Dip in Metal Prices Brings Back Gloom in Mining Sector


Published Date : May 12, 2016

The global mining metals market has been one of the fastest growing markets. However, in the recent years, the market has witnessed slow growth due to economic slowdown across nations. Iron ore, gold, copper, and nickel are the most important investment targets for mining companies as these premium metals play a pivotal role in future projects. It has been observed that mining companies are increasingly exploring the benefits of vertical integration to control the entire value chain of the market. Market players are focusing on every phase of the value chain, right from mining to production. However, to control the value chain, companies mining companies need to control operating costs as well as commodity prices. 

China’s Slowing Economy Deeply Impacts Mining Sector

The global mining metals market is highly dependent on economic growth of nations. Oversupply and low demand for mining metals leads to significant fall in their prices. For example, the economic slowdown in China has led to drastic reduction in the prices of mining metals, especially copper. With China’s economy slowing down, investments in the energy and mining sectors have reduced. Ongoing projects in these sectors have been stalled. As a result, the demand for mining metals has reduced significantly. This has created a negative impact on the overall growth of the global mining metals market. Falling oil prices since 2015 have also hampered the growth of the market. In fact, 2015 had been termed as one of the worst years for the global mining metals market.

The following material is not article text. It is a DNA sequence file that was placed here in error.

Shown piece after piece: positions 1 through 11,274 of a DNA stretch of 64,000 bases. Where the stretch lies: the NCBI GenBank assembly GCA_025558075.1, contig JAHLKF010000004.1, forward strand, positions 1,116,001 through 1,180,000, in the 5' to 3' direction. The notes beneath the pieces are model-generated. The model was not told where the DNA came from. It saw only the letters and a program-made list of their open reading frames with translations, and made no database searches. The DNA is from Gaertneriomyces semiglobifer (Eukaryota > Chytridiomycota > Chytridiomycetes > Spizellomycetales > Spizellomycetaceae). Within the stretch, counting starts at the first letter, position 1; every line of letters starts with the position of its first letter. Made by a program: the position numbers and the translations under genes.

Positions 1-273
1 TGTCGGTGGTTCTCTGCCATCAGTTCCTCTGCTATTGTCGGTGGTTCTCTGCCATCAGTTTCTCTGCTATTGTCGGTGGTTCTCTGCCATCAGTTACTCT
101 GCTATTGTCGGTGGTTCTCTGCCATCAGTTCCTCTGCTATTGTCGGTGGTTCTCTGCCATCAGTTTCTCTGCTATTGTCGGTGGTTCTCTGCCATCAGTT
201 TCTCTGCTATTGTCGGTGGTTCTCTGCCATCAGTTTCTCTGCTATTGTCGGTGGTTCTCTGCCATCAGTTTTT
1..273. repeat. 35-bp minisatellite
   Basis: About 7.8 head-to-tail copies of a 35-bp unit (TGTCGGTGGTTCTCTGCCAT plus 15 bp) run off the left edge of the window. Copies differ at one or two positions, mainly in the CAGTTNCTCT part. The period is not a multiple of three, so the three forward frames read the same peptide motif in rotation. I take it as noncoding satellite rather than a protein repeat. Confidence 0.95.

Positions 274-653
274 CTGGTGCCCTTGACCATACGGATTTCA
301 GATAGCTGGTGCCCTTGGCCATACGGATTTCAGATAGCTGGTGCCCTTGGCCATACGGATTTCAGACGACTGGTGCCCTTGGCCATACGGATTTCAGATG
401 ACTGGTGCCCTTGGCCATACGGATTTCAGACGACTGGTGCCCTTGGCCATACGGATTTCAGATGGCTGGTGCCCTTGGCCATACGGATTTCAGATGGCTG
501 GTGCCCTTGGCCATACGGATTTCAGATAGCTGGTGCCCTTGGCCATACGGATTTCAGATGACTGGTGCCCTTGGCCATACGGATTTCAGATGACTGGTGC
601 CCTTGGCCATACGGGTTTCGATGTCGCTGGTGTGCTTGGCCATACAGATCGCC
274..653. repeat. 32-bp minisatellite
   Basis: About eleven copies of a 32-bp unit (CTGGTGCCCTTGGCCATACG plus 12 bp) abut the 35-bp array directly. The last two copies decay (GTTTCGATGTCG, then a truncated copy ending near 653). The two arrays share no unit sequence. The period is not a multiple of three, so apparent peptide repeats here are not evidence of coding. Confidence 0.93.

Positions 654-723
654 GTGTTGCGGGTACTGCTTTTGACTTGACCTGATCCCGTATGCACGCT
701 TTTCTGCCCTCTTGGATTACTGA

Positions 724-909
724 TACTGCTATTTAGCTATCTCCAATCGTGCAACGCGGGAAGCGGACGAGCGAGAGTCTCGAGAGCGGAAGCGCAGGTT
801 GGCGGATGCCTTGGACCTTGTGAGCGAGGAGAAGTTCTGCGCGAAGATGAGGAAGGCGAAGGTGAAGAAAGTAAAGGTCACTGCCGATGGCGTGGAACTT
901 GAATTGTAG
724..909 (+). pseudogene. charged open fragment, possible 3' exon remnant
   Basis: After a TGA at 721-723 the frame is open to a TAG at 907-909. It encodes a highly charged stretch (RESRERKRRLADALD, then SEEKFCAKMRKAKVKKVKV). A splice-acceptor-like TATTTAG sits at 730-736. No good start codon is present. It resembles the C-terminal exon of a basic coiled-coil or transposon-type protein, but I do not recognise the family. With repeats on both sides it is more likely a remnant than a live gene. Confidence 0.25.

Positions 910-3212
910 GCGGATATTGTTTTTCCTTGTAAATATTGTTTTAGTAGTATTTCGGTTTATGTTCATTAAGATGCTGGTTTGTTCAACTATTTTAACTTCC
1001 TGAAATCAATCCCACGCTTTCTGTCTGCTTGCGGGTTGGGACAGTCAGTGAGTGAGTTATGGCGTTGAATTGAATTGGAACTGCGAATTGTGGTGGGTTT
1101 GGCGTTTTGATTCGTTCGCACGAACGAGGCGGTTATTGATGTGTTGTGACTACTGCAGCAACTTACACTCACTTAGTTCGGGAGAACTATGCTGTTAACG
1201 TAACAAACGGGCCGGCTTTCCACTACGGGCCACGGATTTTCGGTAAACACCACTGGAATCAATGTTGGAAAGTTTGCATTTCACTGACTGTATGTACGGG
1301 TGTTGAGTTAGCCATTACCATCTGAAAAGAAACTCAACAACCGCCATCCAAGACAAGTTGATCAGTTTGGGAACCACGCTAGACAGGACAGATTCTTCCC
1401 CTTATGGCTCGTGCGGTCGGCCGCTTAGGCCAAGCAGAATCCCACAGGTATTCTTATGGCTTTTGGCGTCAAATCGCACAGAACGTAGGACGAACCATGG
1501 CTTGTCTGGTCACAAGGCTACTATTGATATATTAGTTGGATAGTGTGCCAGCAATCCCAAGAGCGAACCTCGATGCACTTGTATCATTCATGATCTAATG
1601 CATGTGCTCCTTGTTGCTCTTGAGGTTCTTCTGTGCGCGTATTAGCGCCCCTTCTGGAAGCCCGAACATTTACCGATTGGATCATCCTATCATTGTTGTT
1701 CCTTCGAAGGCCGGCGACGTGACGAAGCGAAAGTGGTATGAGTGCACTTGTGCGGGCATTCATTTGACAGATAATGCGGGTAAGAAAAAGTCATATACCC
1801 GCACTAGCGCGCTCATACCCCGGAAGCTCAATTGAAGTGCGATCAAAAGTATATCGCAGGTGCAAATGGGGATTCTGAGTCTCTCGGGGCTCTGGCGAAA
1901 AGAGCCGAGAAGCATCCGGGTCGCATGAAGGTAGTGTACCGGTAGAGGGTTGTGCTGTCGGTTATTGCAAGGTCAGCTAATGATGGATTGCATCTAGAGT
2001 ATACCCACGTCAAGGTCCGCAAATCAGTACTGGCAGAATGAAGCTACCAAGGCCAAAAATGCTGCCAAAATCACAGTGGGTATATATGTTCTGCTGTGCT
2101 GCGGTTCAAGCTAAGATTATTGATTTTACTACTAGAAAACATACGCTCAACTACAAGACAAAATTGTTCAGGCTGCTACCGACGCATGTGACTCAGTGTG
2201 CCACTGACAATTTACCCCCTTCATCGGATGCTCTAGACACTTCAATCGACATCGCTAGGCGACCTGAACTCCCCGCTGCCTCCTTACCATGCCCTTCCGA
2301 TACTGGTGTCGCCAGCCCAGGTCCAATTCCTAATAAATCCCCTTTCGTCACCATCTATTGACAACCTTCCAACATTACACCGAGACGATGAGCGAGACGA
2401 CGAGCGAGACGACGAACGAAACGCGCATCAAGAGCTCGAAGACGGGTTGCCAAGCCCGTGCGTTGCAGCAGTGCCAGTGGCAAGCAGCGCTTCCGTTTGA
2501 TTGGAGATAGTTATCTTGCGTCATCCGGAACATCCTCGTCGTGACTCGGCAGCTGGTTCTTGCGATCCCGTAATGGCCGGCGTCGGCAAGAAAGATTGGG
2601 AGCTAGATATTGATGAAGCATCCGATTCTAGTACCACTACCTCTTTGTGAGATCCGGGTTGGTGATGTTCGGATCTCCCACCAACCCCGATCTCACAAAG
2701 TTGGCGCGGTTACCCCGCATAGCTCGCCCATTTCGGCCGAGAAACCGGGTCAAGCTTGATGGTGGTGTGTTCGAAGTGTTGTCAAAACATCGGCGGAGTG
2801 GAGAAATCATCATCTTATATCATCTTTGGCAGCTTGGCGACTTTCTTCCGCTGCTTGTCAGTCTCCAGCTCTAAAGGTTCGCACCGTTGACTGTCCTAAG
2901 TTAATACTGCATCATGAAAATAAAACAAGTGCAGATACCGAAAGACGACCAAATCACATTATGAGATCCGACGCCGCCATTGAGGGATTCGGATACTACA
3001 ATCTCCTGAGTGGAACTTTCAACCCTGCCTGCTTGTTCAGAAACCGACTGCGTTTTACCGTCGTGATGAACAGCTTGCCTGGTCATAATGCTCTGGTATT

According to industry experts, there has not been a drastic change in the demand for metals this year and hence, investors should not be too positive regarding the upsurge in prices of metals. In China, government had introduced a vast stimulus package to push the growth of the slowing economy. This resulted to increased demand for metals in the country. However, markets are already oversupplied and the Chinese authorities have introduced new restrictions to restrict trading. As a result, metal prices have started to sink since late April.